Lentil (Lens culinaris Medikus subsp. culinaris) is an important dietary source of protein and other essential nutrients in South and West Asia, North and East Africa. Lentil crops are vulnerable to a number of diseases caused by fungi, viruses, nematodes, insect pests, parasitic plants and abiotic stresses. Among them, the most significant and serious soil-borne disease is Fusarium wilt (Fusarium oxysporum f.sp. lentis: Fol). Fusarium wilt causes yield loss up to 50% in farmers’ fields. The pathogen showed high levels of phenotypic and genotypic diversity in India, Algeria, Syria and Iran. The disease thrives at 22–25°C temperature and affect lentil either at seedling and vegetative or the reproductive stages of the crop. To minimize yield losses, an integrated management strategy comprising resistant/partial resistant cultivars, adjusting sowing time, bio-control and chemical seed treatments is the best approach to reduce the incidence of the Fusarium wilt of lentil. This review covers past achievements in managing the disease, pathogen diversity and identify gaps in managing Fusarium wilt to improve productivity and production of the crop.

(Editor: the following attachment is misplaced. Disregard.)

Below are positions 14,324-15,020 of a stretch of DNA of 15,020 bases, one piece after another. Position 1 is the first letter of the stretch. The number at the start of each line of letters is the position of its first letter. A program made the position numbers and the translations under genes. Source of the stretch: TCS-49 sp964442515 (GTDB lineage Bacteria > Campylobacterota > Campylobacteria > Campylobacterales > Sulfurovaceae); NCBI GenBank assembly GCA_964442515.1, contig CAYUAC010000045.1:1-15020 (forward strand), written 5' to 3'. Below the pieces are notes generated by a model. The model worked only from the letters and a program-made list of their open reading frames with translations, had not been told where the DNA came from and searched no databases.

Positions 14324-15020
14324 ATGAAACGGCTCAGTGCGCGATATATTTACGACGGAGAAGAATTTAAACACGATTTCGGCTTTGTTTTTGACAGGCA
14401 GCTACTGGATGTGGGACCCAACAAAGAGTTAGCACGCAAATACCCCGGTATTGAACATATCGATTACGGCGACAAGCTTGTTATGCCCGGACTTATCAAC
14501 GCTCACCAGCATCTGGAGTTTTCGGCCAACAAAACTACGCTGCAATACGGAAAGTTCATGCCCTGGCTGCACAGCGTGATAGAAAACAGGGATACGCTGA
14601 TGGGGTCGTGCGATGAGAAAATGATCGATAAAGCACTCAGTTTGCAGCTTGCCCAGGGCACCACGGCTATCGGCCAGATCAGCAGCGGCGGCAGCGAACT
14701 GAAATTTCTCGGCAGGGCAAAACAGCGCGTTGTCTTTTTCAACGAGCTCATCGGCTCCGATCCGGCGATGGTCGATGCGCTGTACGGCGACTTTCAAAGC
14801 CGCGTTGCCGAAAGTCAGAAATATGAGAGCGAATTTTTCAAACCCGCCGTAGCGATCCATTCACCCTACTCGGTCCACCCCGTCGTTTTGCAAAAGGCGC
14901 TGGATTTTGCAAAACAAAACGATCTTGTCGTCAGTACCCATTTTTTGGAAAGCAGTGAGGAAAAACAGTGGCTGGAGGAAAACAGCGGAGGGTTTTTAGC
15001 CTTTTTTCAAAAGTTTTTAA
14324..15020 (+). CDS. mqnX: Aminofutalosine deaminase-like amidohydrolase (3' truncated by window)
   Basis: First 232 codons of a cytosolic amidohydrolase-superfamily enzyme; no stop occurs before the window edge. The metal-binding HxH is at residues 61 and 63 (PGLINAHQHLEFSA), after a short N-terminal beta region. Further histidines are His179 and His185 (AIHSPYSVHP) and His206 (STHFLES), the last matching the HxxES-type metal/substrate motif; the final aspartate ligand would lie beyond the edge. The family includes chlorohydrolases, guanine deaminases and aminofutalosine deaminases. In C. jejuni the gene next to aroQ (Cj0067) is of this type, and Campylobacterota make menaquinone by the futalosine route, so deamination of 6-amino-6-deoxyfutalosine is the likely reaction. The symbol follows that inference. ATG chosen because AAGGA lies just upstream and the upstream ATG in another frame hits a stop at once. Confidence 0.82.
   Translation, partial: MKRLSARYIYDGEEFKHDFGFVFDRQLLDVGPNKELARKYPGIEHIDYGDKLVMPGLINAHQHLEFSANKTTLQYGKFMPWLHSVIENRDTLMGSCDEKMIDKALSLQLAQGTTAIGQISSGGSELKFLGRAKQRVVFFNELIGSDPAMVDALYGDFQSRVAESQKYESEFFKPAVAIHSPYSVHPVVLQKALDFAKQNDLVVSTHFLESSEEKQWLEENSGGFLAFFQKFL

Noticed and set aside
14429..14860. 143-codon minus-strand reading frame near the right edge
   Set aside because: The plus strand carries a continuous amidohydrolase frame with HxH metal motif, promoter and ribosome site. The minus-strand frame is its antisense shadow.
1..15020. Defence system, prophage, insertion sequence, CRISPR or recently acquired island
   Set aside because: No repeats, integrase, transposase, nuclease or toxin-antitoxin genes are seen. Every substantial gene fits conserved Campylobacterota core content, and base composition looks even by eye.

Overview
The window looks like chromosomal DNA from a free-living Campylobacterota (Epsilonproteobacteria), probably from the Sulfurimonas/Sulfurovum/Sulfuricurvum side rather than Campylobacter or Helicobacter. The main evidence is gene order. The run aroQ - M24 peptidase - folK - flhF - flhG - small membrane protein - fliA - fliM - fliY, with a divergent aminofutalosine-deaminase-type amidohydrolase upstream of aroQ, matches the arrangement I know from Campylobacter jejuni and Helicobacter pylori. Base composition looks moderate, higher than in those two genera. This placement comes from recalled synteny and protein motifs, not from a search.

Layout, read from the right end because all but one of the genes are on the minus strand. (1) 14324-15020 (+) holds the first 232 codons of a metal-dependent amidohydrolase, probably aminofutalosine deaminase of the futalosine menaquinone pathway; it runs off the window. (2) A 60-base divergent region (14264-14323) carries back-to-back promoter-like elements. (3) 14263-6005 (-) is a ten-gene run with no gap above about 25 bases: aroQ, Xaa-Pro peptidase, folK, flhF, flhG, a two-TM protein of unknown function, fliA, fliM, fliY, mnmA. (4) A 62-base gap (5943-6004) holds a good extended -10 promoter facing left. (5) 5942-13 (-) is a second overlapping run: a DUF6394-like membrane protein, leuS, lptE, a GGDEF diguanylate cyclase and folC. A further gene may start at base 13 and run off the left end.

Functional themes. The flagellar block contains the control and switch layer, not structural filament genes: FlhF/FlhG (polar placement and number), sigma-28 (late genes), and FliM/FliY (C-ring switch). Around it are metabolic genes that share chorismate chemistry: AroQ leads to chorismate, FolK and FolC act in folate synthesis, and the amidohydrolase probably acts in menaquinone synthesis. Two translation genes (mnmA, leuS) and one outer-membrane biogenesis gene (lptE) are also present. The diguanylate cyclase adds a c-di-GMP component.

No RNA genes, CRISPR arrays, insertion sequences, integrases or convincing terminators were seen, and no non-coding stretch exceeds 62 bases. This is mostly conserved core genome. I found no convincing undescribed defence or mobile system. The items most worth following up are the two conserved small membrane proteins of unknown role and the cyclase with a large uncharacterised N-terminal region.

Part of the book: Fusarium